Agricultural water use competes with urban-area residential and commercial water requirements for an increasingly limited resource. This tension must be resolved because all three uses are essential for our survival.
Drought, famine, poverty, terrorism, disease, conflict, social unrest and overall state failure are just a few of the challenges we must overcome as resources become scarce in the resource strained regions of the world. These threats can be mitigated through the consistent and sustainable delivery of resources, including fresh water, sustainable energy (fossil fuel, solar, geothermal, wind) and food; just a few of the critical components that make up the foundations for stable and secure, social, economic and political systems around the world. Maintaining resource availability on a local, regional and global scale is vital to the design of a peaceful future.
Researchers at Sandia National Laboratories are addressing these issues in various combinations in applied science and research projects around the United States and the world, including the Aral Sea Basin, Tigris-Euphrates Basin, Libya, the Rio Grande Basin, Willamette Basin, and other regions. These projects are aimed at managing the interdependent development of water, energy and food systems within sustainable ecological boundaries.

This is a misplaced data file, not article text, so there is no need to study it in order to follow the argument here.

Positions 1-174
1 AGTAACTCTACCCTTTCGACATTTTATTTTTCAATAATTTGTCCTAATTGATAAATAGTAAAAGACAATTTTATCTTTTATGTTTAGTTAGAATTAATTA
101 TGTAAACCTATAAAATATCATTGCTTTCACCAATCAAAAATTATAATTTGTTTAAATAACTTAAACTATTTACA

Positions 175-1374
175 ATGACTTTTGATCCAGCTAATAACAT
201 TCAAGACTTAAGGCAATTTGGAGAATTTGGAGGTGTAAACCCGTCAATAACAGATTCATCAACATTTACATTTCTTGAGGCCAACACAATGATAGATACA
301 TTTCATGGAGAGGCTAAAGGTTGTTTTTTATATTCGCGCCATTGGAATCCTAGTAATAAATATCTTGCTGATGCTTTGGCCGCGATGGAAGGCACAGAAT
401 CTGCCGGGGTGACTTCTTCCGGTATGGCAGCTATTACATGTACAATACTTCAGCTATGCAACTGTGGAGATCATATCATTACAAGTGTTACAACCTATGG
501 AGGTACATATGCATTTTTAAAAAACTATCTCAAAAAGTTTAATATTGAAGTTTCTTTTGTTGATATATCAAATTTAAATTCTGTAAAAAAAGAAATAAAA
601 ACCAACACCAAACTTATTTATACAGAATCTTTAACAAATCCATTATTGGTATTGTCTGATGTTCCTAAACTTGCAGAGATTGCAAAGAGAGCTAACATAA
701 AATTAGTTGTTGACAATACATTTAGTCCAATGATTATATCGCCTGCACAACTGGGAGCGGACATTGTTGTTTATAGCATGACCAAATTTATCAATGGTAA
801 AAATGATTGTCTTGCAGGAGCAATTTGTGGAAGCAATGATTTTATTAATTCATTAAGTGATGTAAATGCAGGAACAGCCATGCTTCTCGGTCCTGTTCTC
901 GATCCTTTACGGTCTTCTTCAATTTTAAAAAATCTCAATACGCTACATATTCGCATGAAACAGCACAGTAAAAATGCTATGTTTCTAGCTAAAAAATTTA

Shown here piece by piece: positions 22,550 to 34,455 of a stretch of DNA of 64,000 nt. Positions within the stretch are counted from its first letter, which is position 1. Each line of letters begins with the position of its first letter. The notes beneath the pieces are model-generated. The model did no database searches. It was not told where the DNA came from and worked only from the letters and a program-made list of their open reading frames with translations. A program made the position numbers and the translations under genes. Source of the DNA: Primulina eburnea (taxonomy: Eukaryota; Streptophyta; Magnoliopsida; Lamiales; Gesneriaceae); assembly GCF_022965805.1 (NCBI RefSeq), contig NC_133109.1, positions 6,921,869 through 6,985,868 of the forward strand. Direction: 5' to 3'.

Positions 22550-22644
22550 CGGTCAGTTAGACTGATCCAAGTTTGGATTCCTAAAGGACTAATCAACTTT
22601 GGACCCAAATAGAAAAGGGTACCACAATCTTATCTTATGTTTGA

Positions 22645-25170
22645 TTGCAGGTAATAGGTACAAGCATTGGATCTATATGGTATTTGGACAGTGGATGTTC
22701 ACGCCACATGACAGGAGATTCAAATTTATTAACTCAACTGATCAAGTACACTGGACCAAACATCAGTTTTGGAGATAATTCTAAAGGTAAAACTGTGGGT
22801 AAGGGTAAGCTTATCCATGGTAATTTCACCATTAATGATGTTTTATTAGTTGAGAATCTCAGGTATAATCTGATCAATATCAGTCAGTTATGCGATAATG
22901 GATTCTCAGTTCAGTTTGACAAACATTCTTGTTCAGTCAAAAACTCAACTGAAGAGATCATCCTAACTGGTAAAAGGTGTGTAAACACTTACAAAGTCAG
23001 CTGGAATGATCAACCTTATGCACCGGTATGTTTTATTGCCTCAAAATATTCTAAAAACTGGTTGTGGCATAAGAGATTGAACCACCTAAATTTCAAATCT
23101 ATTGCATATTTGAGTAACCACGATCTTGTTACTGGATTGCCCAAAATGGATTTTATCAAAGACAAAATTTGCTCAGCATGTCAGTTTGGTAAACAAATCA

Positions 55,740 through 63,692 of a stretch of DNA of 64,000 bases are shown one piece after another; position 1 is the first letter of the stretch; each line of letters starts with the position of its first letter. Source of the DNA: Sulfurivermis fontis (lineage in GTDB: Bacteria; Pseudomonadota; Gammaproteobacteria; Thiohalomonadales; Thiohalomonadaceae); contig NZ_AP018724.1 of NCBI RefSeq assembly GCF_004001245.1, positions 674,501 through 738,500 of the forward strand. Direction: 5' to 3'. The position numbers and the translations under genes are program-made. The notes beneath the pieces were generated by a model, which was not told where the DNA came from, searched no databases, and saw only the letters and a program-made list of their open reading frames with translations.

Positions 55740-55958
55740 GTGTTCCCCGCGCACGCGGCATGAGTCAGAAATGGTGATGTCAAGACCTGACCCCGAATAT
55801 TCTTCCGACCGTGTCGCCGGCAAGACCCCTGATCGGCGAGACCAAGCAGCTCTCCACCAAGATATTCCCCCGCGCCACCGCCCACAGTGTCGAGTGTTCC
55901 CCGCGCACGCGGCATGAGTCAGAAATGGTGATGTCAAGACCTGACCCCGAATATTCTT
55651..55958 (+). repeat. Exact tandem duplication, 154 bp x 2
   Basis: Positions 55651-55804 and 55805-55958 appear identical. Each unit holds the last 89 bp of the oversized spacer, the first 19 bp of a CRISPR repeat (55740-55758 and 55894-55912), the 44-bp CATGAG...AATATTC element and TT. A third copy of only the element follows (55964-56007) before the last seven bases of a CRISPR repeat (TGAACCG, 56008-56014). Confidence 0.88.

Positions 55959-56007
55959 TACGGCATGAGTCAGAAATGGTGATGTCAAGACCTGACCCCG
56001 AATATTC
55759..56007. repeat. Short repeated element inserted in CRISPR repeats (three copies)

As the Earth’s climate changes, deserts are encroaching further and further on established human habitation.
Knowledge and data on water, energy, food and ecological systems are multi-sectoral and multi-disciplinary. Collaboration with many experts across many fields is crucial for a full systems understanding of interactions, interdependencies, feedbacks, and long term consequences of remediation or management approaches. Collaboration enables transparency and cross-disciplinary dialogue. Stakeholder-driven projects give ownership to, and enable buy-in from, the stakeholders. Management actions emerge from the bottom up.